Percocet withdrawal can affect people differently. Several factors contribute to the overall Percocet withdrawal timeline, including:
- Amount of Percocet used
- Duration of use
- The severity of dependence/addiction
- Physical and mental health
- Dependence on any other substances
Can Percocet Withdrawal Kill You?
Percocet withdrawal is rarely fatal. Withdrawal symptoms may be uncomfortable, but if withdrawal and detox are done with proper medical guidance and social support, withdrawal symptoms are bearable. For people that quit drug consumption suddenly (cold turkey), they will likely experience more severe withdrawal symptoms. In some cases, excessive vomiting or diarrhea during withdrawal can dehydrate a person. This dehydration can be fatal in severe cases if left untreated.
Percocet Detox for Treatment of Withdrawal
Percocet detox is a process that requires medical help, strong determination and a support system. These steps are necessary since drug abuse reduces the ability of the body to function properly in their absence.
Medical detoxing takes place in a facility where medical assistance is readily available. Not all addictions need medical detox. Generally, medical detox is recommended if a person’s health is at risk during the process of detoxification. Medical detoxification is an initial step in the recovery process.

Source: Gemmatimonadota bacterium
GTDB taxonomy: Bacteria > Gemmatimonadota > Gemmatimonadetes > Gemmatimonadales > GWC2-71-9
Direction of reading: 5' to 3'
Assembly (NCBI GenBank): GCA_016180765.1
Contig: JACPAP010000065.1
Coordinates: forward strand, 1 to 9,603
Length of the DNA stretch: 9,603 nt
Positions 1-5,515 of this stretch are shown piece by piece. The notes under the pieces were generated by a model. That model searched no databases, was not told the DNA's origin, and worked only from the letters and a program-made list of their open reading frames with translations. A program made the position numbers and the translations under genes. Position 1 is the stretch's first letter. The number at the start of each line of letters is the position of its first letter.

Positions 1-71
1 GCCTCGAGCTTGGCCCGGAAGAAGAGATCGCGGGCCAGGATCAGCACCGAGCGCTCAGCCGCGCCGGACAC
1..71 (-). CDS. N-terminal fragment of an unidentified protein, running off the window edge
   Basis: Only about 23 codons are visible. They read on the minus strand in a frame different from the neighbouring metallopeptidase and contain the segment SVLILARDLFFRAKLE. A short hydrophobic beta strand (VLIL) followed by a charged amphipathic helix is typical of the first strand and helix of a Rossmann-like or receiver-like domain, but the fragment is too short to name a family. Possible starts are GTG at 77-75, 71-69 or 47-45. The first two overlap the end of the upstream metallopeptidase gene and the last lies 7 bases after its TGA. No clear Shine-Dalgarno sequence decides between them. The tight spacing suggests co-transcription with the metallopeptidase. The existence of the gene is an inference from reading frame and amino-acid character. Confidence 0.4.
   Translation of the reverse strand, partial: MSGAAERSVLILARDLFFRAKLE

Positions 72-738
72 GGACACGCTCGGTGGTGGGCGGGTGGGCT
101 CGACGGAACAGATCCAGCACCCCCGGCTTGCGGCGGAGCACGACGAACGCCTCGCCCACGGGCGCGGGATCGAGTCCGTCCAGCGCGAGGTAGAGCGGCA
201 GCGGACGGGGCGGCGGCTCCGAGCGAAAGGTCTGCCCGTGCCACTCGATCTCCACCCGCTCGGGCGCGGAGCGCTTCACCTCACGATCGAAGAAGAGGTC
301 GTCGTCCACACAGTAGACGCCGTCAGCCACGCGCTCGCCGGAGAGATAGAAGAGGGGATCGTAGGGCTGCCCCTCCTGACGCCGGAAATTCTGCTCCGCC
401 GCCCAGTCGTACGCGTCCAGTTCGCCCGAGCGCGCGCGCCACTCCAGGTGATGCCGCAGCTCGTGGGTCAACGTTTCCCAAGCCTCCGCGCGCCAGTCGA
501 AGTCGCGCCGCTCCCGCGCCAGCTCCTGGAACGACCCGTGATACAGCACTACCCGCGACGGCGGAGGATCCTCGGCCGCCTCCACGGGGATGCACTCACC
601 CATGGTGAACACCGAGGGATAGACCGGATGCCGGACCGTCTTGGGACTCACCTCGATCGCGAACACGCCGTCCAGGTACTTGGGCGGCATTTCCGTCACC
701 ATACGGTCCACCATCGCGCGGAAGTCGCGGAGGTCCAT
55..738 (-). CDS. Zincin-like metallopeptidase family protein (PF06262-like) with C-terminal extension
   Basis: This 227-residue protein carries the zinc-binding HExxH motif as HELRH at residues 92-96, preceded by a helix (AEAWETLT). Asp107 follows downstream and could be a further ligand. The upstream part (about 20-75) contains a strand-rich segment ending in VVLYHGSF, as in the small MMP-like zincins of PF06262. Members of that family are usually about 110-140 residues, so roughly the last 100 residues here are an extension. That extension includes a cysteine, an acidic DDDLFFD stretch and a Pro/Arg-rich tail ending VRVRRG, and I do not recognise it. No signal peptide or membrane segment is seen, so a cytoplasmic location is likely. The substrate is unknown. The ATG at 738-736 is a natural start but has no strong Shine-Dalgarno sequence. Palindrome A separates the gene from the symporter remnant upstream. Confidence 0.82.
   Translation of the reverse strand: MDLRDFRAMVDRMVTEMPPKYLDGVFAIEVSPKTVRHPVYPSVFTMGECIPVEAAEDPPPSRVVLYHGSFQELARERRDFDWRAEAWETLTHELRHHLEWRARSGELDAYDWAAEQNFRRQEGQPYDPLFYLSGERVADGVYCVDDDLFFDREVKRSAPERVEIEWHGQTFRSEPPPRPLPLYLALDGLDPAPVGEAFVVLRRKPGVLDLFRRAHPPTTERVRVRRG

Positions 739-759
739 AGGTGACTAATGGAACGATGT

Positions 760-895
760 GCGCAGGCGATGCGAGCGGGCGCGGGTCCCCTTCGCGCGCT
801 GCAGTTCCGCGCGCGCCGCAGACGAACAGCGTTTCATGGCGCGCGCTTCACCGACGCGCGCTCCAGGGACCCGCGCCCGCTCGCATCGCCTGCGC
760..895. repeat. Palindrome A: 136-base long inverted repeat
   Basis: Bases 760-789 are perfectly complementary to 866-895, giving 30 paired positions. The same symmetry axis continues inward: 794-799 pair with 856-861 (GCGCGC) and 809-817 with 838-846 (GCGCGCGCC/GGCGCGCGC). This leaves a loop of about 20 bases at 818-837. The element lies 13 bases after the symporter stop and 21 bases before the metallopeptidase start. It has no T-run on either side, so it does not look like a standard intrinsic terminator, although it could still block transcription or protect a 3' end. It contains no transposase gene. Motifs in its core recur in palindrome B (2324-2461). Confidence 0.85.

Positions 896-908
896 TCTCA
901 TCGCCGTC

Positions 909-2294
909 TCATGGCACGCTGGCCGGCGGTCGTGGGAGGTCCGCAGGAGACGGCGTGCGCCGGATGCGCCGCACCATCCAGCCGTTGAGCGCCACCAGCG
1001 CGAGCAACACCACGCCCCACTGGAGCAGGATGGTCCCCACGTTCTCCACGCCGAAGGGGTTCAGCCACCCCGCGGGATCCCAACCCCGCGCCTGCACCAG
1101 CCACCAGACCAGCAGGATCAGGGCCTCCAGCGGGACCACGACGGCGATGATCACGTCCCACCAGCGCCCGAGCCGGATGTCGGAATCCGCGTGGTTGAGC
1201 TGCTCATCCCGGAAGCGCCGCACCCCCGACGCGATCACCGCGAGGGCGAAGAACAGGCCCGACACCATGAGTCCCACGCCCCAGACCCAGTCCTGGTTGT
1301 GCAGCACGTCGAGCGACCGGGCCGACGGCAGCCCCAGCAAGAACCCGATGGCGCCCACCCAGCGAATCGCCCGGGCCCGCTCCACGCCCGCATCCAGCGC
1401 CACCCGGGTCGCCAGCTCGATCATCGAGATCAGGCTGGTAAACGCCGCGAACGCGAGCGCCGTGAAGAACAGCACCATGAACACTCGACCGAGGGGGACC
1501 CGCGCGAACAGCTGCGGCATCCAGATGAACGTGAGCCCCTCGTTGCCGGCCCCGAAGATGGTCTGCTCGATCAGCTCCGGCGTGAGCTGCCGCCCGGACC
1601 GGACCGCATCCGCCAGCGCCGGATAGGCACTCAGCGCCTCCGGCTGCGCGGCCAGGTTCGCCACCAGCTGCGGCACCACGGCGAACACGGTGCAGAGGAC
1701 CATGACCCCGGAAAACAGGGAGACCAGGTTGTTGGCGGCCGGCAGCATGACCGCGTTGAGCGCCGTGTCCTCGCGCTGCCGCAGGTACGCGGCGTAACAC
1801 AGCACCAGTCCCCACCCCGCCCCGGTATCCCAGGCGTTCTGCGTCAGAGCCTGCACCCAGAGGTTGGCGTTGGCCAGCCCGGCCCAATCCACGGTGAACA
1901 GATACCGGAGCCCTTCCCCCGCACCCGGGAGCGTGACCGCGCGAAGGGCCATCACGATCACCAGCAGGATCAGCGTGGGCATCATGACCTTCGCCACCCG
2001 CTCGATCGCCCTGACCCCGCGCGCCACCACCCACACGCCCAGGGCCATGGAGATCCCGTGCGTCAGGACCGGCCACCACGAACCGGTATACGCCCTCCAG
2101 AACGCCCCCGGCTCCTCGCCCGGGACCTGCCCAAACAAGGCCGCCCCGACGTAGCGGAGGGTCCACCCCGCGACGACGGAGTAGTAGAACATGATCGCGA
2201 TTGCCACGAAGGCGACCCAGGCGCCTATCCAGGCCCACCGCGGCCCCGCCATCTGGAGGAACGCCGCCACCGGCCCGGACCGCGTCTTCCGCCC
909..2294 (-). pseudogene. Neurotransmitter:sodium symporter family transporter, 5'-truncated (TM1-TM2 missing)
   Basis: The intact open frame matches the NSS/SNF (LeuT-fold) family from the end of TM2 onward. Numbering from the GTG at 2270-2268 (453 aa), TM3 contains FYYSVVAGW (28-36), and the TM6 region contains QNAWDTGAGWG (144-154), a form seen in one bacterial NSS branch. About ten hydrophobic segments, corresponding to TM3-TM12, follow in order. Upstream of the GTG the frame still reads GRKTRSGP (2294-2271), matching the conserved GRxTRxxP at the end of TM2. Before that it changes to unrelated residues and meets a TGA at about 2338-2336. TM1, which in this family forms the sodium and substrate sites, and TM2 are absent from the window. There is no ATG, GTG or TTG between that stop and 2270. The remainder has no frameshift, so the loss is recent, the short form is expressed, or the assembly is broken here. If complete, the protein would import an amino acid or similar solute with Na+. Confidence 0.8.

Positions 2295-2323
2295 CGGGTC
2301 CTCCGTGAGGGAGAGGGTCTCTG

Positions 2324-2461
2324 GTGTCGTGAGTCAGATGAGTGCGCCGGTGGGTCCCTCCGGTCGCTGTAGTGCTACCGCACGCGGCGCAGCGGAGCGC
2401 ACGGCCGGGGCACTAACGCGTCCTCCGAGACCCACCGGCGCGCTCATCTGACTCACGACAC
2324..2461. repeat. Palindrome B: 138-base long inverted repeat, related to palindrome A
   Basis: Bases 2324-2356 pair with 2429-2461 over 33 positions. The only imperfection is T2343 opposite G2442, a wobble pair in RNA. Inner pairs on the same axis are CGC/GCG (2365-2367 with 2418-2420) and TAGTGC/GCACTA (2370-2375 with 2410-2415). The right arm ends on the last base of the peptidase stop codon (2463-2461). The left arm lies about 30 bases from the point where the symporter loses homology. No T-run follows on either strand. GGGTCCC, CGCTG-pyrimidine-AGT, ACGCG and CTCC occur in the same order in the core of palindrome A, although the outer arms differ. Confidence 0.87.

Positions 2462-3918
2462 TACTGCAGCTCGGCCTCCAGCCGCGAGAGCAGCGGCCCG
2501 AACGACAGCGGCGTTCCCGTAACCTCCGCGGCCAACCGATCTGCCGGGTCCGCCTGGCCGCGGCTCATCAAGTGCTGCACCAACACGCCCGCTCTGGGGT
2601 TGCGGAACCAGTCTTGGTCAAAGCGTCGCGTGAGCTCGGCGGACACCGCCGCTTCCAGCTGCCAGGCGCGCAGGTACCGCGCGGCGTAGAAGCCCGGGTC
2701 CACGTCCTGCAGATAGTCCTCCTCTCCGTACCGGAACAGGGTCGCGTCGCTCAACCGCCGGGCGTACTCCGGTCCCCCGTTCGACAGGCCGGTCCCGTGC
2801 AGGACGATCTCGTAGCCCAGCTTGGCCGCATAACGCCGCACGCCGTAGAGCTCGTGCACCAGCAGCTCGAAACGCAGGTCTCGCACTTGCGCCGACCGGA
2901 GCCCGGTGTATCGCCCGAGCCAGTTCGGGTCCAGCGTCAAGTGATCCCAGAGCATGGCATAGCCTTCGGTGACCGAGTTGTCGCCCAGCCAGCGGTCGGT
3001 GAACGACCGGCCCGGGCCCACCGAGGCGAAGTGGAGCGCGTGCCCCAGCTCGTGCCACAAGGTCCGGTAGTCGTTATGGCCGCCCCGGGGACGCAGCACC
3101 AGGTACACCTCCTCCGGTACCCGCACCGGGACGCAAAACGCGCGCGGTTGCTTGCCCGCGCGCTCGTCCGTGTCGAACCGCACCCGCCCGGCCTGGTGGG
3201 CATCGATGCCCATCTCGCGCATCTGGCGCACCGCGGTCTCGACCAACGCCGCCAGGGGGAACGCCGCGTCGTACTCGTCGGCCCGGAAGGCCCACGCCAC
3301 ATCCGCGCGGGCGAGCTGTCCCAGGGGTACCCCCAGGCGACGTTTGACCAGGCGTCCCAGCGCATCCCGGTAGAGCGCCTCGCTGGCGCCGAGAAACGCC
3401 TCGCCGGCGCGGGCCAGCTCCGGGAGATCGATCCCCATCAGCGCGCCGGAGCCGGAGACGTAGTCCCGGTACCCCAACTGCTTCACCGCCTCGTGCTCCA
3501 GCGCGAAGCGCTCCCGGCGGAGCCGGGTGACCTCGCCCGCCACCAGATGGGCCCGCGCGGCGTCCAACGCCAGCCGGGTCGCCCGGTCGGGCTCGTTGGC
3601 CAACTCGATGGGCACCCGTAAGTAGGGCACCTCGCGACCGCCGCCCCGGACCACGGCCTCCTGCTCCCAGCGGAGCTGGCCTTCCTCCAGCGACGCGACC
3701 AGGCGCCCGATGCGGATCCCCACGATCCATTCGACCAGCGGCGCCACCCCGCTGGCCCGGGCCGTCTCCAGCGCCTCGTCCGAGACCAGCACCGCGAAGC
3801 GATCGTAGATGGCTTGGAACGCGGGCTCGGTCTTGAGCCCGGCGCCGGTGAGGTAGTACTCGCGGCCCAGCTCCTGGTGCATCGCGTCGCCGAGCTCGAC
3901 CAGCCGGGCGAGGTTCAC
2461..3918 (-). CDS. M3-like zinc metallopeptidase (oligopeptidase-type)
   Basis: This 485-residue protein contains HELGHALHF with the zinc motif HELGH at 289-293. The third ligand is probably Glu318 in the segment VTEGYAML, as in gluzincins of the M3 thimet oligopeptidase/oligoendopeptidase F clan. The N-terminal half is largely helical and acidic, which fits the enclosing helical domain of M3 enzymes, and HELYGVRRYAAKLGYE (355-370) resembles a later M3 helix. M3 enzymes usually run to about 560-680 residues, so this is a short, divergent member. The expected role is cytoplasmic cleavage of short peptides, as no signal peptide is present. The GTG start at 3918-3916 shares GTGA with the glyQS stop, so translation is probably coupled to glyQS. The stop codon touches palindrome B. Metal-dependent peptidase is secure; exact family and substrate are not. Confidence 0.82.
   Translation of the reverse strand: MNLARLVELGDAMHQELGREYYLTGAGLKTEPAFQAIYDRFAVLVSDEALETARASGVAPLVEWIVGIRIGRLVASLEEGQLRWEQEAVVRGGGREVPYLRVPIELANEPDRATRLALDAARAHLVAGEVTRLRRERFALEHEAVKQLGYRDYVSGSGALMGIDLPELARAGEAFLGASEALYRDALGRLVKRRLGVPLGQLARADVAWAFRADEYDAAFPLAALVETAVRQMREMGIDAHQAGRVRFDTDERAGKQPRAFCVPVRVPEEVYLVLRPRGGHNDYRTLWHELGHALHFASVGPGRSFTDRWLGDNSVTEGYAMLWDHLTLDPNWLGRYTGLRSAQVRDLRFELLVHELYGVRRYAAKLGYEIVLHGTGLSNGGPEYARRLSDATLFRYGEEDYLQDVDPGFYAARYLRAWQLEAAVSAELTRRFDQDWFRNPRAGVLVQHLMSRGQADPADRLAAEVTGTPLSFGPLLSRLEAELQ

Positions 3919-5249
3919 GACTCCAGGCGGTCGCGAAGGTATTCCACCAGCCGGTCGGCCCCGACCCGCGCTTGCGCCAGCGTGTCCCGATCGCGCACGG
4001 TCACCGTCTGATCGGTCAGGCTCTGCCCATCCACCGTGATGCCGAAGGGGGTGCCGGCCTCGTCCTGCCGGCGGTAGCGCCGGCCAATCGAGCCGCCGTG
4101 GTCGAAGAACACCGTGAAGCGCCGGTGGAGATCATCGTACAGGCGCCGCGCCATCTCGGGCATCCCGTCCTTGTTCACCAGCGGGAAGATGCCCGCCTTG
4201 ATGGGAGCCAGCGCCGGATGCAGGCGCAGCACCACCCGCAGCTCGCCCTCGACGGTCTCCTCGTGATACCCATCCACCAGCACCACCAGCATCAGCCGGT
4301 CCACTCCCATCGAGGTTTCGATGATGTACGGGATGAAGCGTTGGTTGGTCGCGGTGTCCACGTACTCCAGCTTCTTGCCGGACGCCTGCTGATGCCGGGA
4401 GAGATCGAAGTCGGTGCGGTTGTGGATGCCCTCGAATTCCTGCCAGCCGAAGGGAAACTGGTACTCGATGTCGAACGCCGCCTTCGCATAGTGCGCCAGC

Controlled tapering of the drug is another form of addiction therapy. Since the brain has become accustomed to the drugs, it is better to wean off Percocet slowly to avoid sudden shock. This process aims to minimize withdrawal symptoms. The three tapering methods used are:
- Direct tapering: This method involves slowly decreasing the strength of Percocet based on the individual response. The CDC recommends that decreasing the dose by 10% on a weekly basis might be a safe start. However, the exact percentage may vary from person to person. Always consult with a medical professional first.
- Substitution tapering: This method involves a substitution of the original drug with another easily tapered drug. This process makes the treatment manageable. This method is used when the original drug of abuse is a low-dose or short-acting substance.